Focus Features / Big Beach Films
Rated PG-13 for mature themes and ethnic slurs
Poignant Period Piece Recounts The Forbidden Romance That Led To Landmark Supreme Court Decision
Mildred Jeter (Ruth Negga) and Richard Loving (Joel Edgerton) committed a crime just by falling in love when they were in the bloom of youth back in 1958. That’s because she was black and he was white, and they were living in Virginia, one of the many Southern states with anti-miscegenation laws still on the books forbidding cohabitation, marriage, procreation or even sexual relations across racial lines.
Nevertheless, Richard was so smitten he proposed and, after Mildred accepted, he purchased a vacant plot of land where he promised to build their dream home. However, when it came to time to wed, they had to travel north to Washington, DC, a city where they could secure a marriage license.
Upon returning to their tiny hometown of Central Point, they were promptly arrested during a nighttime raid staged by policemen tipped off about the recent nuptials. They charged the couple with violating section 20-58 of Virginia’s Racial Integrity Act, a felony punishable with up to five years in prison.
The Lovings were ultimately convicted, but fled to the District of Columbia rather than serve their sentences, especially since Mildred was expecting their first child by then. What a tragedy it was for them not only to be fugitives of justice, but to be forced to start their family in a strange big city, when they already had a place to live, if it weren’t for state-sanctioned racial intolerance.
Five years later, their plight came to the attention of Bernie Cohen (Nick Kroll) and Phil Hirshkop (Jon Bass), attorneys with the American Civil Liberties Union (ACLU). The lawyers talked Mildred and Richard into lending their names as plaintiffs in a suit challenging the Constitutionality of Virginia’s longstanding statute prohibiting interracial marriage.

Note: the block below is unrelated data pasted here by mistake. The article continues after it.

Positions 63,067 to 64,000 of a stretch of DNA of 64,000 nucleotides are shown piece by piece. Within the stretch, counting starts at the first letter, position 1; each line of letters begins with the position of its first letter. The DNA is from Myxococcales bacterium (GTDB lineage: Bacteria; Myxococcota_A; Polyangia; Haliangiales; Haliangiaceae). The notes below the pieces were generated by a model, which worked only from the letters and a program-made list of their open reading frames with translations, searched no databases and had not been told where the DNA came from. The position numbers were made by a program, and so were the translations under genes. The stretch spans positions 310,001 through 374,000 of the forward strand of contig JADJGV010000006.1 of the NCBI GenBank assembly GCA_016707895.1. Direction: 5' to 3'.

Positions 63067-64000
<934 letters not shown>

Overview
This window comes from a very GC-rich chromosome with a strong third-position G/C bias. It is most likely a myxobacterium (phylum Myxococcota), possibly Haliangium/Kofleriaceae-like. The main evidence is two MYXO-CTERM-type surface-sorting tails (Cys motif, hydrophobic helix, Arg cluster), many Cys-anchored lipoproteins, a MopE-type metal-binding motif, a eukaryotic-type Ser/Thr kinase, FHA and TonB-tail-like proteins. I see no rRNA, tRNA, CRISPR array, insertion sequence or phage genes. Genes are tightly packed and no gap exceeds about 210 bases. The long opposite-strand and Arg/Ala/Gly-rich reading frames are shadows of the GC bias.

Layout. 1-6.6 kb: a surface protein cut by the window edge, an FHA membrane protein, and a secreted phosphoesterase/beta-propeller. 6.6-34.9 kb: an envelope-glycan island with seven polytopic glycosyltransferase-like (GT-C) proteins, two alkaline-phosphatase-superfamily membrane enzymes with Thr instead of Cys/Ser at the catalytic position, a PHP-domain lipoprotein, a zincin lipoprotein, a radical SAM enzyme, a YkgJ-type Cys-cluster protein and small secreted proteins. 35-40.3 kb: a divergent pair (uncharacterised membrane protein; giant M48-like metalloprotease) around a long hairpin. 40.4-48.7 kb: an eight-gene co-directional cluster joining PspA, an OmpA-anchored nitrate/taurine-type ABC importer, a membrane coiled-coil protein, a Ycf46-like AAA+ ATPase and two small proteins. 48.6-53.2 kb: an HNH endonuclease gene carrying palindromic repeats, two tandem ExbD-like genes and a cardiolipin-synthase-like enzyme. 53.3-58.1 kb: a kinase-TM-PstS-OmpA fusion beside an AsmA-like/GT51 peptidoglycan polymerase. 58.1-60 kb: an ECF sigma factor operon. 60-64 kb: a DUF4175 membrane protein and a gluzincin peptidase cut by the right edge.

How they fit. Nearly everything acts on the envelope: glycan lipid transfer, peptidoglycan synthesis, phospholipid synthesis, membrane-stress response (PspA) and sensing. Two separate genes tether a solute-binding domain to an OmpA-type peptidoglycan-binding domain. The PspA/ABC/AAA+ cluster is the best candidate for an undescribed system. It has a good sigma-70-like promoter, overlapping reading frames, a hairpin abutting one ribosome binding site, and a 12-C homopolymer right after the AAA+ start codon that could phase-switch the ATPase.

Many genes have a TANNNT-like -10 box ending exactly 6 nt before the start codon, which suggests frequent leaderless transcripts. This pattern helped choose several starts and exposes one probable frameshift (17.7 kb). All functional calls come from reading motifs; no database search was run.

The beleaguered couple agreed, and the appellate process worked its way up to the U.S. Supreme Court which agreed to hear the case. “Tell the judge I love my wife,” Richard implored the ACLU legal team preparing the oral argument.
On June 12, 1967, the Court announced that it had arrived at a unanimous decision written by Chief Justice Earl Warren. He declared that Virginia had violated the Lovings’ rights to both Equal Protection and Due Process as guaranteed by the 14th Amendment.
Directed by Jeff Nichols (Mud), Loving carefully chronicles the life and times of an unassuming couple reluctantly thrust into the national limelight by a landmark legal case. The production features endearing performances by leads Ruth Negga and Joel Edgerton who generate a quiet, yet convincing screen chemistry portraying Mildred and Richard as modest working-class heroes.
A poignant period piece about a pair of practically-saintly role models well-deserving of their iconic status in the annals of American jurisprudence.
Excellent (4 stars)
Running time: 123 minutes
A24 / Plan B Entertainment
Rated R for sexuality, drug use, pervasive profanity, ethnic slurs and graphic violence